There is a tremendous amount of growth shown in this novel, both with the characters but also with McCaffrey as an author. There was only a 2 month period between which each of the two original short stories were published but I wonder how much time had passed between when McCaffrey actually wrote them.

    1. That is a great thing to ponder – did McCaffrey writer these 2 novellas years apart, but finally got them published, or did she get 1 published and folks hooked on the characters and then she busted out with truly amazing characters in the 2nd novella?

      And I agree that F’Nor really came into his character in the second half. I think I remember him in other Pern books, but my memories are vague. I think I will have to continue on with Pern books.

      1. And of course it is still entirely possible that her choices of presenting females in very stereotypical roles in the early story was done as a set up to contrast how different Lessa was from the start and also to set expectations at a certain level only to blow them out of the water in the second story.

        1. Or perhaps she was somewhat restricted by the publications that would publish the stories? Although, if that was the case, I would have liked her to alter them a little once she converted them into the novel.

          1. That might be the case, although they were published in book form not long afterwards so if she did feel restricted those same restrictions were probably present at the time.

  2. So I basically agree with you on all points 😀 I love the concept of Thread and really like the later novels where they and the reader learn more about it in an effort to fight back better. I also really love how Lessa discovered time travel, though you’re right, I’m sure others had realized it before hand. Maybe they were just afraid of getting in trouble? 😉 Or sometimes they wouldn’t realize it if they went to a fairly underpopulated place and didn’t stay for long enough to see small differences.

    Yey! Are you going to keep reading more Pern books now??

    1. That’s very true about folks possibly already doing some minor time travel, but not realizing it because of minute changes.

      Yep, i plan to read further Pern books this year. I already dug out Book 2 of this trilogy. I use to have this book about the world of Pern full of maps, art, and recipes, especially for Bubbly Pies which were featured int he Harpers of Pern books. I am not sure I have it anymore; I was looking for it last weekend and failed to find it. sniffle….

        1. I’m seriously planning to replace it if my old copy is no longer in my keeping. Even my man was sad I couldn’t find it on a casual look, as it is the only Pern book he has read.

  3. I agree about the threads also – I guess they wouldn’t be able to survive long in the cold which is why they don’t drop until the two planets are a lot closer??
    I like your round up sentence about if you’d stopped after the first few chapters. Very funny and made me laugh but she proved us all wrong. She drew us in and lulled us into a false sense of security – then she made Lessa totally the hero of the piece – while the man stayed at home bereft about her disappearance! Love it.
    I’d totally forgotten about Lessa’s other ability to sway people’s thoughts and emotions until Carl mentioned it above – she seemed to stop using that once she was in the Weyr – or maybe she only stopped because F’lax had figured it out.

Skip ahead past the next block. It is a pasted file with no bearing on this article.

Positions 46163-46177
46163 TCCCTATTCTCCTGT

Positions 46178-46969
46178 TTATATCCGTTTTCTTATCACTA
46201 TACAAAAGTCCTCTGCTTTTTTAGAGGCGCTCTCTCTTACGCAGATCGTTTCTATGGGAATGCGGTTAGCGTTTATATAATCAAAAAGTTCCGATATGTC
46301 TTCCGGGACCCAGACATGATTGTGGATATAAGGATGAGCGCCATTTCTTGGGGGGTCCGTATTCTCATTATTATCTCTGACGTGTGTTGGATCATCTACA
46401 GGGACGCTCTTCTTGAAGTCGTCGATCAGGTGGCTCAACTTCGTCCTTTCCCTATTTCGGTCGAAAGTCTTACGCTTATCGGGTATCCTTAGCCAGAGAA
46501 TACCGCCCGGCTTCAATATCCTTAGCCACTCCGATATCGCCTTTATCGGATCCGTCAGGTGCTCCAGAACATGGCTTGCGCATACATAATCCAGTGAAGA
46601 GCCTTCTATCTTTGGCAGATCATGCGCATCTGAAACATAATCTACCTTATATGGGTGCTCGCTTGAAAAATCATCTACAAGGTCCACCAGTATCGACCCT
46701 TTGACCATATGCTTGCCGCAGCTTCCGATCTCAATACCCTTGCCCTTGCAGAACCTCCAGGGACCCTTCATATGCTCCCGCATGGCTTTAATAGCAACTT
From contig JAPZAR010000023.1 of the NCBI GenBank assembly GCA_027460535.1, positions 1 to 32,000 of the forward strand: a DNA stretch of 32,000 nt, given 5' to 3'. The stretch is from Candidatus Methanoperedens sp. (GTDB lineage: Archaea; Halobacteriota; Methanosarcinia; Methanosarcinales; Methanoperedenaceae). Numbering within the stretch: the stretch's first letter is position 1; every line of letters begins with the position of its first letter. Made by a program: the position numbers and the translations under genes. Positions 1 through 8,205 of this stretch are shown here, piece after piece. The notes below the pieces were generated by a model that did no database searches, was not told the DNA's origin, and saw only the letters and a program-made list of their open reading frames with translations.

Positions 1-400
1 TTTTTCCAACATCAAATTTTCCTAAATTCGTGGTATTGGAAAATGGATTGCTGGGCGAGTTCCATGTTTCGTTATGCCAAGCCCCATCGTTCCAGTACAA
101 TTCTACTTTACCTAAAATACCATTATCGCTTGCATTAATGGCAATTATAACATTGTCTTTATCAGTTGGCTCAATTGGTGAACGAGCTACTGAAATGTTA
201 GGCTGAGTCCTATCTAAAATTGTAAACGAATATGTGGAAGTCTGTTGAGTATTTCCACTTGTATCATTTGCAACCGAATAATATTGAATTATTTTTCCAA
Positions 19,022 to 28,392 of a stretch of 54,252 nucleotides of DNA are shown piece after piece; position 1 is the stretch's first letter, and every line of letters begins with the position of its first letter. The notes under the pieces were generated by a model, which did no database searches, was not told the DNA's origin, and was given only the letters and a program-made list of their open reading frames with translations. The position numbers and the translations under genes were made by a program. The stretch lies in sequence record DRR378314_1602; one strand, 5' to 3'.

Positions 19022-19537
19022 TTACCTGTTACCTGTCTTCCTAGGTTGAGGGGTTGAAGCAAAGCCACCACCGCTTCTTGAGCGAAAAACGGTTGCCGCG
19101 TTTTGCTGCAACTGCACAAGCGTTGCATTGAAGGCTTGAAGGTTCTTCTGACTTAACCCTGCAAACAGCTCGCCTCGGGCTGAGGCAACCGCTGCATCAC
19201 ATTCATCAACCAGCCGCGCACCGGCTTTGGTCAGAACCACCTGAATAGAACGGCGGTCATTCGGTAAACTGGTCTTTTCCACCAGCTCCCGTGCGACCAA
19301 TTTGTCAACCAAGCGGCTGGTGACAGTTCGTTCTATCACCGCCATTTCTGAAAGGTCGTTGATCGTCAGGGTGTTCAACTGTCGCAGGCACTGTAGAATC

Anyway, really enjoyed the second half.
    Lynn 😀

    1. Her tendency to use her powers was sort of dropped abruptly. Okay, she was told in no uncertain terms not to use it on the dragonmen but I am surprised it didn’t crop up again.

    2. I find the Threads fascinating. The more we learn about the universe, the more we learn that the phrase, ‘That ain’t possible,’ is not only grammatically questionable but also outmoded. Like the tardigrades (link in the post), we find them all over the Earth, have put them through incredibly harsh environments, and then stuck them in the void and cold of space, where a certain percentage of them survived.

  4. An actual scientific theory on what Threads could be. That’s so cool! I always figured they were completely invented with no connection to reality.

    And I’m not at all surprised that Robinton stayed in your memory. 🙂

    1. I’m fascinated by the tardigrades. Supposedly, they do quite well in ponds. I think I should dig out the microscope in the spring and go find me some pond muck.

  5. First, and most importantly: another cute kitteh!!! 😀

    1. My husband on tardigrades: “They are really cool and simply laugh in the face of any biological danger, even the vacuum of space on one of the shuttle missions!”

    2. I always like a good surprise in a plot: there is nothing as dull as predictably! I suspect that you are right, and that it is easy for people to accidentally jump back to a significant event in their life. I would guess that this has happened quite a lot, especially with young riders, but that it is something that is kept quite because of the dangers of messing with the time line.

    3. I just loved the idea of F’Nor trying to avoid sex Kylara! 😀

    4. Yeah: why does nobody explain what will happen with the first mating flight? It might not make the situation any less icky, but it might have been less of a shock.

    5. Good point about the fire breathing: I loved the fact that it was not some mystical ability, but something based on real biology . . . we are such nerds! 😀

  6. That is so true about the tardigrades – laughing in the face of biological danger.
    I find it interesting that several of the men a) didn’t want Kylara or b) tired of bedding her quickly. You would think these macho dragonriders would enjoy a sexually aggressive, somewhat egocentric woman…..Oh wait, that mirrors the men a little too much for them to be comfortable with it. Hehe!